Geoff: I like most acoustic instruments – as well as electric guitar. You can’t beat a real orchestra – or any acoustic sound for that matter. I like playing the acoustic guitar and now my son is learning fast, it’s nice to share a love for it. I must say though that I love playing the piano most of all. I have a Kawai acoustic upright which has a nice rich sound and love playing that. If I had a big house and £20000 to spare, I’d buy a grand piano!
Z: What was your life like before you became a video game composer?
Geoff: I had a great upbringing with my two brothers and mum and dad. I was ok at school, liked playing sport and being outdoors in nature. This love of nature led me to study Environmental Biology at Nottingham University. After I graduated, I tried working in agriculture, walking round potato fields, but I was glad when my brother Tim invited me to meet up in Manchester.
Z: What computers did you have at home and did you and your brothers ever coordinate or “fight” for time on the computer?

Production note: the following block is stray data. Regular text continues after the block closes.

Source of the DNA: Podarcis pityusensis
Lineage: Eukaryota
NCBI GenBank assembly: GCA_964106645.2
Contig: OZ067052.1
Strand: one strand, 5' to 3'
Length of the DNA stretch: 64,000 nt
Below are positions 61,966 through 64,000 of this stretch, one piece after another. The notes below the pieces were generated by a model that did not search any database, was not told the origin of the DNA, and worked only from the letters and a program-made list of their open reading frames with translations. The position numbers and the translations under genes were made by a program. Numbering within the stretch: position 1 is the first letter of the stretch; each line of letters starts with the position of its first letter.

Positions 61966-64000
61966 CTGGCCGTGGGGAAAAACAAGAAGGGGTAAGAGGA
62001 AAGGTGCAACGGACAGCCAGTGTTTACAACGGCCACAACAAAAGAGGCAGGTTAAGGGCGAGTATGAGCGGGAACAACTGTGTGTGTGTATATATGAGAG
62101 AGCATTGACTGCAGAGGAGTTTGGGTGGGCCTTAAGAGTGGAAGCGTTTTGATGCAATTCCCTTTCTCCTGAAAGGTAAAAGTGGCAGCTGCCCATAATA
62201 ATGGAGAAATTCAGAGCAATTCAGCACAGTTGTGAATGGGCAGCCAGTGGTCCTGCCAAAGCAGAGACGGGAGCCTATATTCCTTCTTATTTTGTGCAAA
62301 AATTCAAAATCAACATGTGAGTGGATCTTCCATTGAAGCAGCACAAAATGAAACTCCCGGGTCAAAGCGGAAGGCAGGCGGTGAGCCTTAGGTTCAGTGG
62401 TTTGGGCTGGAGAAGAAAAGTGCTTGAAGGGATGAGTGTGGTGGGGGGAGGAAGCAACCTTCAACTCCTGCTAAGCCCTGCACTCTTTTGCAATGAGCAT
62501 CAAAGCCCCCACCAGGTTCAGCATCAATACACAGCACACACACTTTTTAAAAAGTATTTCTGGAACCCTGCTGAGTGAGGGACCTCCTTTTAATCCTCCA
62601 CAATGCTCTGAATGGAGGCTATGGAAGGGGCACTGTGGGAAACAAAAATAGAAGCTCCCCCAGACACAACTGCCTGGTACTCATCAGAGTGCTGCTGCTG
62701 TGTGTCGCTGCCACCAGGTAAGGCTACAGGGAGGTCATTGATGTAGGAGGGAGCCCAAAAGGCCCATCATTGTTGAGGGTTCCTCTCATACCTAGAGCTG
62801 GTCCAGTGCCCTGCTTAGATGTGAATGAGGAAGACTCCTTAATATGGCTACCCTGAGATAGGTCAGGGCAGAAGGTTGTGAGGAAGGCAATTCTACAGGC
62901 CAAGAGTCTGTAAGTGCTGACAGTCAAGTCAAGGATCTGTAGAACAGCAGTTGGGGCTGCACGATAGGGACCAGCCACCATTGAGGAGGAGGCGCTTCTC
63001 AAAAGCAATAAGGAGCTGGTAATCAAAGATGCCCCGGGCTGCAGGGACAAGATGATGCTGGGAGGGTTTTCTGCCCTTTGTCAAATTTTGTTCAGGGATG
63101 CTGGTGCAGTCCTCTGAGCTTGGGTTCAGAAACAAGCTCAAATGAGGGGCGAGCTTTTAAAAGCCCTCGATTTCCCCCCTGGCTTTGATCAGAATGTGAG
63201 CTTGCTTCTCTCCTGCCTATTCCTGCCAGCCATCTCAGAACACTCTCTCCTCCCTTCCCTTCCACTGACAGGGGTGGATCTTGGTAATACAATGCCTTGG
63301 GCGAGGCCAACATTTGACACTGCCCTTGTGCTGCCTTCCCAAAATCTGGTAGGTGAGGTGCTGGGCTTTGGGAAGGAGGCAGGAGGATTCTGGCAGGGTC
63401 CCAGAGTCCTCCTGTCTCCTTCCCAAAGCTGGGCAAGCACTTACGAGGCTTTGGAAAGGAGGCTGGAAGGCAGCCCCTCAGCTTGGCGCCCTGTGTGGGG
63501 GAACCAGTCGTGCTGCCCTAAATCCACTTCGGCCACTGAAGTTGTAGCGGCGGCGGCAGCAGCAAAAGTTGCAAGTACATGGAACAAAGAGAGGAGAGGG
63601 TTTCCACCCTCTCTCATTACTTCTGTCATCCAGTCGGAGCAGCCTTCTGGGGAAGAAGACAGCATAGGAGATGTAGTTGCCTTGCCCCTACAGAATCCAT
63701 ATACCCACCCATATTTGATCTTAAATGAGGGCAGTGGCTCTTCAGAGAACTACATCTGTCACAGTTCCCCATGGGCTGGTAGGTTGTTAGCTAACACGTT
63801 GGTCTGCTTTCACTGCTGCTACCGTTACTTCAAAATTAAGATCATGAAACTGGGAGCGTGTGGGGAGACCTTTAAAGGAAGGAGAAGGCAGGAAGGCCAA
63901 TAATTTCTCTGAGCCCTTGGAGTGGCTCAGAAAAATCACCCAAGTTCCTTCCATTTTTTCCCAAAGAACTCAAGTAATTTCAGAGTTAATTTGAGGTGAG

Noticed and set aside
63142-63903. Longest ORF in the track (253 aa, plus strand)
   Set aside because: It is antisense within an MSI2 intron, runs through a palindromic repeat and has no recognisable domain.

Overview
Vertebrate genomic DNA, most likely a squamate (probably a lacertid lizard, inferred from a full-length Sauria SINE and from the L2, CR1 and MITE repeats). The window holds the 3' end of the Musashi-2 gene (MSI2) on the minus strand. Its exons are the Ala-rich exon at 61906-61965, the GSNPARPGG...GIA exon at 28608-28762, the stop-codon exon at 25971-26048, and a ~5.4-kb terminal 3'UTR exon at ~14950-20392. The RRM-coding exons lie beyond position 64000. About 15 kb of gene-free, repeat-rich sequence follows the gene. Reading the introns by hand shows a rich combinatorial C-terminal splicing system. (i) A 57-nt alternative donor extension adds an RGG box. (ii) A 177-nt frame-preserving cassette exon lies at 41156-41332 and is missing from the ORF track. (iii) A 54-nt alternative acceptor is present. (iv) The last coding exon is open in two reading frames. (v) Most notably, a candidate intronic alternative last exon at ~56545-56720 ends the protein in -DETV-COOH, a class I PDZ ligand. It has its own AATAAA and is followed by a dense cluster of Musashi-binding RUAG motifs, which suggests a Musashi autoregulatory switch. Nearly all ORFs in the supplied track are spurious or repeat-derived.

Geoff: We didn’t have a computer at home until my older brother Mike bought ZX Spectrum when I was about 15 I think (I think Tim got a ZX81 a little later). I can remember being so impressed when he showed us all how he could get it to change the colour of the TV screen. This led onto enjoying games like Manic Miner and waiting 10 minutes for it to load up a screen of text options in The Hobbit game!
Z: Did you play / had an interest in video games or did you just write music for them later on?